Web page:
- Posted byon July 7, 2010 at 8:38 AM EST
In March 2009, the President directed agencies to save $40 billion annually by Fiscal Year (FY) 2011 through contracting and to reduce the use of high-risk contracts. Last December, OMB reported on agency plans to save $19 billion in FY 2010, and agencies are on track to meet that savings goal as well as the larger one for 2011.
- Posted byon July 2, 2010 at 11:00 AM EST
I’ve written a lot lately about how the information technology gap between the public and private sectors is driving a gap in productivity and how closing this gap is key to creating a government that is efficient and effective.
- Posted byon June 30, 2010 at 12:26 PM EST
The Congressional Budget Office today released its long-term budget outlook. Just like the long-term outlook in our own Budget, the CBO report concludes that we are on an unsustainable fiscal course. About this, there is no ambiguity.
- Posted byon June 30, 2010 at 8:30 AM EST
For the past few weeks, I’ve blogged about common-sense steps we are taking across the federal government to cut waste and bring better services to the American people.
- Posted byon June 28, 2010 at 8:40 AM EST
As I’ve written before, one source of ineffective and inefficient government is the technology gap between the public and private sectors.
- Posted byon June 25, 2010 at 4:00 PM EST
Earlier this week, I announced that I will be stepping down as OMB Director. It has been a great honor to serve in President Obama’s Cabinet, and the decision to step down was not an easy one.
- Posted byon June 24, 2010 at 1:01 PM EST
As I wrote recently, one of the steps we are taking to cut waste in government and boost performance is establishing a Do Not Pay List, a single source through which all agencies can check the status of a potential contractor or individual, so that a barred or ineligible individual or organization is not paid erroneously. This is part of a sustained effort we have taken to go after the $100 billion wasted in improper payments each year by the federal government.
- Posted byon June 18, 2010 at 10:30 AM EST
Over the past few weeks (and since taking office 16 months ago), we have focused on cutting waste, boosting efficiency, and creating a government more open and responsive to the American people.
- Posted byon June 17, 2010 at 1:53 PM EST
Yesterday, I was in New York for a series of meetings with a health-care related theme. For instance, I ran with the Mighty Milers of PS 128 in Washington Heights who are part of an innovative program to get children moving and to stem the epidemic of childhood obesity. And later that day, I met with doctors and administrators at the NYU Medical School and Langone Medical Center where I saw firsthand how they are using cutting-edge technology – in the operating room and in the executive suite -- to improve patient outcomes, reduce costs, and to constantly push their organization toward higher-quality medicine.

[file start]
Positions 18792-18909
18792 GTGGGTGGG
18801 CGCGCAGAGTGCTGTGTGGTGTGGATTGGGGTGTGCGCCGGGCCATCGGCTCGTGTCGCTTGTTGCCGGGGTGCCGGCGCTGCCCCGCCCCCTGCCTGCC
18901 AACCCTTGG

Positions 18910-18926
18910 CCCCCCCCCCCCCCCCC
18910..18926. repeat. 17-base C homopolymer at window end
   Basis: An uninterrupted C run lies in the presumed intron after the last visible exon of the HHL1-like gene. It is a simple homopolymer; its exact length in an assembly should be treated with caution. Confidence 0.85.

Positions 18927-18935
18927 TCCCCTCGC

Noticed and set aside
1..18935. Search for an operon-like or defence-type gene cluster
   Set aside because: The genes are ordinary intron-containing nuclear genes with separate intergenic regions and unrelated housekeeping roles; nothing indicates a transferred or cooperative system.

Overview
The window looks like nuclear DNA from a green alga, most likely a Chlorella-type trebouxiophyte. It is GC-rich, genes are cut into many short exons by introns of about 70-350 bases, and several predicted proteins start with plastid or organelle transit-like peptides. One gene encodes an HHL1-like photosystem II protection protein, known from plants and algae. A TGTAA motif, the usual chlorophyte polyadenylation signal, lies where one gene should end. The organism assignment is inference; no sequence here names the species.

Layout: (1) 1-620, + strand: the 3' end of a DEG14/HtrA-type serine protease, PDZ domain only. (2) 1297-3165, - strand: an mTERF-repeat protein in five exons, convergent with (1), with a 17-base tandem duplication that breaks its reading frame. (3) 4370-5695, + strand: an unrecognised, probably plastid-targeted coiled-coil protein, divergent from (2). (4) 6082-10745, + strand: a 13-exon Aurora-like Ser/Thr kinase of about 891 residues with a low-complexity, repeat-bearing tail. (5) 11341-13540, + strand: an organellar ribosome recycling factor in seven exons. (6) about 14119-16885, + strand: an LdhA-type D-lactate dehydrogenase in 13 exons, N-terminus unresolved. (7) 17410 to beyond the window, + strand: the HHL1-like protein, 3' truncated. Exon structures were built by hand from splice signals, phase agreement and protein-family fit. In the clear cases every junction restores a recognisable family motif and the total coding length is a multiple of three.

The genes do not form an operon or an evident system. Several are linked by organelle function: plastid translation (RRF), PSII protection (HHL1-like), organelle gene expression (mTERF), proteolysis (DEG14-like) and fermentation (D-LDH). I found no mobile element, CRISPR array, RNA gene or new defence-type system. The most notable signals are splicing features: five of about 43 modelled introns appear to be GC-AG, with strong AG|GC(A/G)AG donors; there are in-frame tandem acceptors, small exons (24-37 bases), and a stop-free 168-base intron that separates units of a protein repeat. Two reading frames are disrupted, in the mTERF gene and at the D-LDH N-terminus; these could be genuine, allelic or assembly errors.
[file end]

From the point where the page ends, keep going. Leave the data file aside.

- Posted byon June 16, 2010 at 5:45 PM EST
Summer is a great opportunity for communities to address two of the challenges facing kids nationwide when school lets out: unhealthy eating habits and the summer reading gap. That’s why First Lady Michelle Obama has launched the Administration-wide Let’s Read. Let’s Move. initiative to combat childhood obesity and summer reading loss by encouraging youth to read and participate in physical activity, as well as providing access to healthy food. As part of that initiative, I joined a group of students today in upper Manhattan who are leading the charge against childhood obesity. They are the Mighty Milers of PS 128 and they have collectively run over 42,000 miles this year!
- Posted byon June 16, 2010 at 7:51 AM EST
The effort to cut waste and modernize government is truly an Administration-wide one. Not only are a wide array of agencies getting into the act — from IT projects killed at the Department of Veterans Affairs (VA) to the reform of the crop insurance program at the Department of Agriculture, but also federal workers.